My son has a birthday tomorrow and it set me thinking about a mother's love for her child/children. I suppose you can say that it is unconditional. One thing is for sure - you never stop loving them and you never stop worrying about them, however old they are. I am sure I am not on my own in feeling like this. All one wishes is for one's children to be happy.
It was brought home to me in a wonderful film on BBC2 last evening about Grizzly Bears in Alaska. The whole film was fascinating because the chap who narrated it lived literally side by side with a whole lot of grizzlies for the whole of the summer. They seemed to largely ignore him and he was able to observe them fishing, mating, feeding and generally going about their business.
But as far as my topic today goes, the thing that was interesting was the absolute devotion the bear mothers showed for their offspring. Tiny little cubs - most often two but in one case three - running after mum, tumbling, playing, bouncing about (but always keeping up with mum). And, by golly they needed to keep up with mum as Grizzly males are not averse to the odd snack of baby bear. These mother bears needed to keep their wits about them twenty four hours a day. It was the most charming film.
And still on the topic of mother love, our neighbour, who has a suckler herd of cows, had a cow calve the week before last and the calf was born dead. So on the Friday morning he went to our local Auction Mart and bought a calf for her. She had only been calven for twenty four hours and he fully expected her to accept the new calf. No such thing. She flatly refuses to have anything to do with it, so now they are left with a calf to feed by hand for the next few months until it is old enough to look after itself. Very sad, particularly as this now means that the cow will probably go to market and be sold for beef and is it unproductive to keep her unless she is suckling.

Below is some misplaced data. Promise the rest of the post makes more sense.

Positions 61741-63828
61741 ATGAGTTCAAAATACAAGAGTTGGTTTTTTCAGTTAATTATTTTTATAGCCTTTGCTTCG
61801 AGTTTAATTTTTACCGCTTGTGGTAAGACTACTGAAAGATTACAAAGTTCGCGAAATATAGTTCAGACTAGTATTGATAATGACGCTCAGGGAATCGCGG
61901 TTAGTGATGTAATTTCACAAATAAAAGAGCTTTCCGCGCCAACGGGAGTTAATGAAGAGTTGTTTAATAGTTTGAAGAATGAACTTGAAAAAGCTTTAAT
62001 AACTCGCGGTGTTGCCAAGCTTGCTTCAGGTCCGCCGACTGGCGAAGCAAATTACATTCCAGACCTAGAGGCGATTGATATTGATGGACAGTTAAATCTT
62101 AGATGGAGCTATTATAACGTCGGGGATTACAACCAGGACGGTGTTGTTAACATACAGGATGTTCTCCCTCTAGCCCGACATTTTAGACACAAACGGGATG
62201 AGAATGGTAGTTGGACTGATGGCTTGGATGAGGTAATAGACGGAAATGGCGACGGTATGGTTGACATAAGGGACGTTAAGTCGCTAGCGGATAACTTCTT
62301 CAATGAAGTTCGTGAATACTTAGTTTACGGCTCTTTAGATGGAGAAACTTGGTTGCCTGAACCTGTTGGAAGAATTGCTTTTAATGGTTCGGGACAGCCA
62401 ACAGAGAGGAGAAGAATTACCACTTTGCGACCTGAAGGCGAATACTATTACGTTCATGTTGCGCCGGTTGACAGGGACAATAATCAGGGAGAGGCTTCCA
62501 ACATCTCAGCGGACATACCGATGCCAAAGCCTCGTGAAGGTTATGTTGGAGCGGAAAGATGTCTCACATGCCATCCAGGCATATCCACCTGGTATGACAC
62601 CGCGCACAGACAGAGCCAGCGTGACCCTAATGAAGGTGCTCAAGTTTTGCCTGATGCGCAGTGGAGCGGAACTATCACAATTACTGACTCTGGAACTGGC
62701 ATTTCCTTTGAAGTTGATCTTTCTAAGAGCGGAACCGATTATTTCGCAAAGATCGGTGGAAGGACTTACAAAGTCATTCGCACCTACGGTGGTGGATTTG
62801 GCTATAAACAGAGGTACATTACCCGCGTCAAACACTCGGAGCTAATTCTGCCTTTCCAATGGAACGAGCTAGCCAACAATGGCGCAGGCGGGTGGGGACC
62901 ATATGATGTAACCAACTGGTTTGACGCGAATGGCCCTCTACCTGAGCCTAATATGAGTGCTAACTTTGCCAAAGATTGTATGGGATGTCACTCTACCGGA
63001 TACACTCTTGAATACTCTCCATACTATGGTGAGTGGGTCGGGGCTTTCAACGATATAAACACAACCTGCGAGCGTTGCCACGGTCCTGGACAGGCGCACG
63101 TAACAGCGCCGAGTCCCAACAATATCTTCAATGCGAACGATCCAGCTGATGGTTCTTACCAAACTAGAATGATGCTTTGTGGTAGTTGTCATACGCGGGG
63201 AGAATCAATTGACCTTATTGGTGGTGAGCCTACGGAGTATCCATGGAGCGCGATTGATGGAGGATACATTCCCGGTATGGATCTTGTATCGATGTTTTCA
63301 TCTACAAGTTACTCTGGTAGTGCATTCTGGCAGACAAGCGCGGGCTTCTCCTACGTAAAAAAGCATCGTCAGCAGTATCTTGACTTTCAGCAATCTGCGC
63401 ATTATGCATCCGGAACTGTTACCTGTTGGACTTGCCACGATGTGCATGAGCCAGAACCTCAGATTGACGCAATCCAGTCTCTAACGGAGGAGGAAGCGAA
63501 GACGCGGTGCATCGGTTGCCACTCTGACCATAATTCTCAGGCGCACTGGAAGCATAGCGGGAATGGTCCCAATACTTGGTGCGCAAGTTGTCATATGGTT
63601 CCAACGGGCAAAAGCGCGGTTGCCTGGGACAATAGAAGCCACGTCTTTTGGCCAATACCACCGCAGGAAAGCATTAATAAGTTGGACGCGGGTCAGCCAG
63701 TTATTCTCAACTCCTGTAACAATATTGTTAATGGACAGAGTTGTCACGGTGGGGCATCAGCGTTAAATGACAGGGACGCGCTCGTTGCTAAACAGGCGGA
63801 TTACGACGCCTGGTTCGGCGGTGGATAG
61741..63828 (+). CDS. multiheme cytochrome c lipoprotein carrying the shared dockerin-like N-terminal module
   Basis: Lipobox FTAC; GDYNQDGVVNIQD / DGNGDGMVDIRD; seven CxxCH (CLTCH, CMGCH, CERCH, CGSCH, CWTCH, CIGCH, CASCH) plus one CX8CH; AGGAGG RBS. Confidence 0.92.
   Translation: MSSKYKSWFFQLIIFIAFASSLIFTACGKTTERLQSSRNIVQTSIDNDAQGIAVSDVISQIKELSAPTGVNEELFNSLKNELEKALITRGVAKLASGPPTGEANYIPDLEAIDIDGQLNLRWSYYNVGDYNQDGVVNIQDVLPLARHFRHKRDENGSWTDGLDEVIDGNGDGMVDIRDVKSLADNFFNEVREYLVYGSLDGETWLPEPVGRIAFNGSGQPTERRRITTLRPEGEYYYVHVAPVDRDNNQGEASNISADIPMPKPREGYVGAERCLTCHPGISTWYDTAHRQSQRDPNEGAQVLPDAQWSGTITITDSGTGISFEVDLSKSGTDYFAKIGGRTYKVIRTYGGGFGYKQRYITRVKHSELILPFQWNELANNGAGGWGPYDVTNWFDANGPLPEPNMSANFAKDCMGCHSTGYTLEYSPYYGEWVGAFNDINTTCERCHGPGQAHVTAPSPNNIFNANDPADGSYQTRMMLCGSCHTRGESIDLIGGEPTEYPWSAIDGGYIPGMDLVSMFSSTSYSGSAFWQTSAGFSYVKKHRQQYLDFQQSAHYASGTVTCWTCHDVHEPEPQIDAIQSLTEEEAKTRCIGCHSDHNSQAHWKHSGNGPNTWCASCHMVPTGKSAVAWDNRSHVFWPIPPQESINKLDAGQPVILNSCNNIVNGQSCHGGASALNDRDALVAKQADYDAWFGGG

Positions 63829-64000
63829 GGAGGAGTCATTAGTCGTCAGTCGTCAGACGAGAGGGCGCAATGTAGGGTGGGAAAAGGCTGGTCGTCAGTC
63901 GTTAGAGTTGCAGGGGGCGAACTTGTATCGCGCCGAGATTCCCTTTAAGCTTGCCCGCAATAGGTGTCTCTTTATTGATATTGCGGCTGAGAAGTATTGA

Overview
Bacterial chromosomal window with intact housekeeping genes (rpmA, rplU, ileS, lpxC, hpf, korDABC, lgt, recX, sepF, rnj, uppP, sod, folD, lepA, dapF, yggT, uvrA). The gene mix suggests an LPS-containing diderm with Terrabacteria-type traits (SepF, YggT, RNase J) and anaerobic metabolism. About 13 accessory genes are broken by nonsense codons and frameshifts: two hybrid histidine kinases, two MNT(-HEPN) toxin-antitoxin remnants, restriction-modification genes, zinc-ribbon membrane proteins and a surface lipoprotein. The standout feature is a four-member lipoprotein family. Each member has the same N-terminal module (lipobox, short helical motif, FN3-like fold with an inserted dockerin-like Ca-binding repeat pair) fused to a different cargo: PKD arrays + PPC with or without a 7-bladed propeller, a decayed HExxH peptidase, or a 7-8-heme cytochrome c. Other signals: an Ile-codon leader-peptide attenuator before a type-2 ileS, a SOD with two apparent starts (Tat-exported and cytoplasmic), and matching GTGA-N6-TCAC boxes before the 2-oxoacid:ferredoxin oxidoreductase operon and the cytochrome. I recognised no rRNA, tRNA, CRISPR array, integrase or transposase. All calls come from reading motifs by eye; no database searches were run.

At lunch time today this got the farmer and I talking about one of our cows (who was destroyed when we had foot and mouth disease) - number 55. She adored calves and in summer, if a cow calved overnight in the field she would steal the calf and coax it into the far corner of the field. The mother would be calling for it, but fifty-five would be looking after it and enjoying every minute of it. She would have had no difficulty in accepting that calf last week.